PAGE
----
Each Comedian of the Month on MoodyComedy is a comic who has never previously featured on the website. Reasons for selection can include various current projects the comedian is involved with, or perhaps recent appearances on television programmes or podcasts. There is no strict criteria however, as Comedian of the Month simply stands as a collection of recommendations, highlighting interesting and original aspects of certain comedians and their work.
Sam Simmons is an uncompromisingly weird Australian stand up. He’s a one-man variety performance, with musical overlays, flip charts and dancing. If you embrace the weirdness, his comedy becomes something entirely unique. Simmons works hard for his laughs, and they pay off spectacularly, but he also brings elements of art to his stand up. The video below features a fantastic moment where he throws bread into the crowd only to demand everyone suddenly launch it back, as he tries to hit the pieces with table tennis bats of course. It is a remarkable sight.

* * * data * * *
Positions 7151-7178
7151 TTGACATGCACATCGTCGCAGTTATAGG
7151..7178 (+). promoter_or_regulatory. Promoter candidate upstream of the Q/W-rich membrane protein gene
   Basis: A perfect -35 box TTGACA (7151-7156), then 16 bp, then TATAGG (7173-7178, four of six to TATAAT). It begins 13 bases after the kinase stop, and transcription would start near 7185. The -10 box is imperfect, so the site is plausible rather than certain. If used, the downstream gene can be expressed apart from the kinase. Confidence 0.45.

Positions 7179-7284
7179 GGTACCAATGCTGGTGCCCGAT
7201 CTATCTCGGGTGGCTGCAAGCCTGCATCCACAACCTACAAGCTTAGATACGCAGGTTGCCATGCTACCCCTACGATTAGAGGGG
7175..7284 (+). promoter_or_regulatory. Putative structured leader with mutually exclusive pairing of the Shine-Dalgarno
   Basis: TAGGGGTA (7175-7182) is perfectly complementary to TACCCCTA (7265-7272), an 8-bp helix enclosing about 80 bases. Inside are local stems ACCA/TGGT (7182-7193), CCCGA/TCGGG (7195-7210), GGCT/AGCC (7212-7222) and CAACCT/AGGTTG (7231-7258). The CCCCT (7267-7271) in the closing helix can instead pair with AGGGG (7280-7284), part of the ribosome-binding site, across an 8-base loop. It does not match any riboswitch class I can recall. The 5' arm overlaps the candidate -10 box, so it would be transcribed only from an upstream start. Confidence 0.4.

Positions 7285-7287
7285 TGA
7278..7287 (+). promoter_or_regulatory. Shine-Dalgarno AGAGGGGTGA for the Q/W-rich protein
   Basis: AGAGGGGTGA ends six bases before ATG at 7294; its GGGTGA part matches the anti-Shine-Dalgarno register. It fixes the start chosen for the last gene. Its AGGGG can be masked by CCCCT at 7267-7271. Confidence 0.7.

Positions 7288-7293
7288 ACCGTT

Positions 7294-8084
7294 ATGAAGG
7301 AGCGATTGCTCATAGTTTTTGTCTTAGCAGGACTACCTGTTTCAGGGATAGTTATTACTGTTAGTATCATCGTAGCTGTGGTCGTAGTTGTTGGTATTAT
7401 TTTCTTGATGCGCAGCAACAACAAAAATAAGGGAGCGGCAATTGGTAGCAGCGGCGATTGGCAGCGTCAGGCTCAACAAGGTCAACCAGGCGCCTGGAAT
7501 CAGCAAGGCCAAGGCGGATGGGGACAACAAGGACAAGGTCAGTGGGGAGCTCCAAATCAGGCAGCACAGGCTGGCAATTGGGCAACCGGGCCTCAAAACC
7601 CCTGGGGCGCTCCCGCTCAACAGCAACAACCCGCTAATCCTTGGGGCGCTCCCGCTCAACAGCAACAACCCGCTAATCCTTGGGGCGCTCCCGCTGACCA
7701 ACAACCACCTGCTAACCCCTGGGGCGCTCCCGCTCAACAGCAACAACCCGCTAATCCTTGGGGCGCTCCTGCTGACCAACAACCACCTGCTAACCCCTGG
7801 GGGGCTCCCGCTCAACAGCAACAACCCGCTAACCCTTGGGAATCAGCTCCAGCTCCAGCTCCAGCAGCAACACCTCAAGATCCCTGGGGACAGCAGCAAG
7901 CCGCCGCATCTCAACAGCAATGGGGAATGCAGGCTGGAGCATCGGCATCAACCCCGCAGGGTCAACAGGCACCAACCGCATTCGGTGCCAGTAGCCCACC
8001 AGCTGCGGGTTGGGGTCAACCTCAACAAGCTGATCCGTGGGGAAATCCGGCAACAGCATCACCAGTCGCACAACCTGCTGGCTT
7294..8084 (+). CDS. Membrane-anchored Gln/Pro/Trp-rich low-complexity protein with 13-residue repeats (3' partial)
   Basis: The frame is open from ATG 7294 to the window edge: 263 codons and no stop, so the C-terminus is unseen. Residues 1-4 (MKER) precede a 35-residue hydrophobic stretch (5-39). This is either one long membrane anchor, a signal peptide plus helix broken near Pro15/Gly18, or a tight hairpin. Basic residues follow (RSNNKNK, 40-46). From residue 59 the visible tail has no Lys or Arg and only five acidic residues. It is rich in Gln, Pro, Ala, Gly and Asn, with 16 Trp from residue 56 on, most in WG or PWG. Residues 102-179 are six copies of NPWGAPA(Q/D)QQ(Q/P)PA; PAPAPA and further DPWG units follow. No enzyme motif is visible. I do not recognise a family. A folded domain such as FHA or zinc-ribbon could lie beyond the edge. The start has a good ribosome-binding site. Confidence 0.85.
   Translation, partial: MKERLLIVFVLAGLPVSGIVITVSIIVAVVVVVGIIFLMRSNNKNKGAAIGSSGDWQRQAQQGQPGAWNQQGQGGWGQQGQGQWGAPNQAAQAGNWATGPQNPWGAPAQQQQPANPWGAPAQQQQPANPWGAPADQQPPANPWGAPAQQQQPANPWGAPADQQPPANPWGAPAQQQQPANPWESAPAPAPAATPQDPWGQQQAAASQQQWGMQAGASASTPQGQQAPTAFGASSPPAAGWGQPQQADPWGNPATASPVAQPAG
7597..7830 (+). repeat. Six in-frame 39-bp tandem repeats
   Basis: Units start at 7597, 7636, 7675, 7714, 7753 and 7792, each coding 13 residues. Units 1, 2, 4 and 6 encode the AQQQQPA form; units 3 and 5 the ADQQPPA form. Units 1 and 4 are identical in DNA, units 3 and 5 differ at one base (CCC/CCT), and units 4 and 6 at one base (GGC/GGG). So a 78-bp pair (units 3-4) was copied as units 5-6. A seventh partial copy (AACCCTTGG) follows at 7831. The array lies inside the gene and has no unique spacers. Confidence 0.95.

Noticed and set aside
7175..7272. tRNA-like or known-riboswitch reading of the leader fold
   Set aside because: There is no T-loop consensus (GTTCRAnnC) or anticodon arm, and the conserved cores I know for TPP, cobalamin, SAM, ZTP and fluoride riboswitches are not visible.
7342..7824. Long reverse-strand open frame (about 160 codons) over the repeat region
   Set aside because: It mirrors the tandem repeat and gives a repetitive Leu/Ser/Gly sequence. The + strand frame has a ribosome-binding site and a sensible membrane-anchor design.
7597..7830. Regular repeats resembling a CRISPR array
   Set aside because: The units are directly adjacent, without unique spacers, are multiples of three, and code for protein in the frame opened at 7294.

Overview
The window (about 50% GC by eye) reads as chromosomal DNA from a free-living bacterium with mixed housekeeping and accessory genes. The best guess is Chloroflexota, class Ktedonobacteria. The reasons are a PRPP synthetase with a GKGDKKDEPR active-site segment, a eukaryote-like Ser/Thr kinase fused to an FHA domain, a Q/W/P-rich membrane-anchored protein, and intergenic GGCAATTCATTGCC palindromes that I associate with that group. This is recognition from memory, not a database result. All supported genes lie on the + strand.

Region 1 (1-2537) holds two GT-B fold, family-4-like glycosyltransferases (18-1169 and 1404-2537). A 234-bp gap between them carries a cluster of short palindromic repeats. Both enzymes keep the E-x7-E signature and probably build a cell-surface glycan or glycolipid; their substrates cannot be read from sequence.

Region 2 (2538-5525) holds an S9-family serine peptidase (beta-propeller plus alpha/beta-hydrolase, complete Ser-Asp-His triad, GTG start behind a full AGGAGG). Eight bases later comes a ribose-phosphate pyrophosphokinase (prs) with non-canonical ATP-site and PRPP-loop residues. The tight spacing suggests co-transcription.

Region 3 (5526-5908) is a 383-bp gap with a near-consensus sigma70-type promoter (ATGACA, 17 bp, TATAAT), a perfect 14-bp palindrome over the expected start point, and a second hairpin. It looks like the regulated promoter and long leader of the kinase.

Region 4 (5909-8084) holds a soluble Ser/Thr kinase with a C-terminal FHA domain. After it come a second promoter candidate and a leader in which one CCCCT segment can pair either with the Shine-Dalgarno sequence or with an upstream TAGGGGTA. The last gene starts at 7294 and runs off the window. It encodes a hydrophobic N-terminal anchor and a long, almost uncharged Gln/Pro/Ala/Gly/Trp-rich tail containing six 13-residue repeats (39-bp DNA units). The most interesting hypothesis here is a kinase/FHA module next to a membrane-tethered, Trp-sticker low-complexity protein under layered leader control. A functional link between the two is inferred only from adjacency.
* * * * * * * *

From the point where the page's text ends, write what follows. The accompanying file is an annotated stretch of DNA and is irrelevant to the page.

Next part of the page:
Fans of Noel Fielding, Tony Law and Paul Foot will certainly appreciate the wackiness of Simmons, but there is an additional element of organisation that is uncommon, or perhaps unnoticed, in these ‘alternative’ or ‘whimsical’ comedians. Sam brings his own set of rules as well as timed voice overs that make it clear the comedy is not spontaneous. It is highly crafted, and I think the details in the planning and the effectiveness of the timing are what make each performance so hilarious.
Sam Simmons seems to be one of those performers that splits every crowd, and with statements like, “if you don’t like it, don’t look,” I think he sees it too. I know for sure that there must be people at every gig who have absolutely no idea what is going on, which makes me think of that time Tony Law upset a lady on the front row because she didn’t understand why everyone was laughing.
I am a fan of Simmons because he is confident in his strangeness and that is something I’d love to see more of in the world, and certainly in the UK. Maybe our comedy has become a little too conservative, and this comic is one of the few working hard to amend that.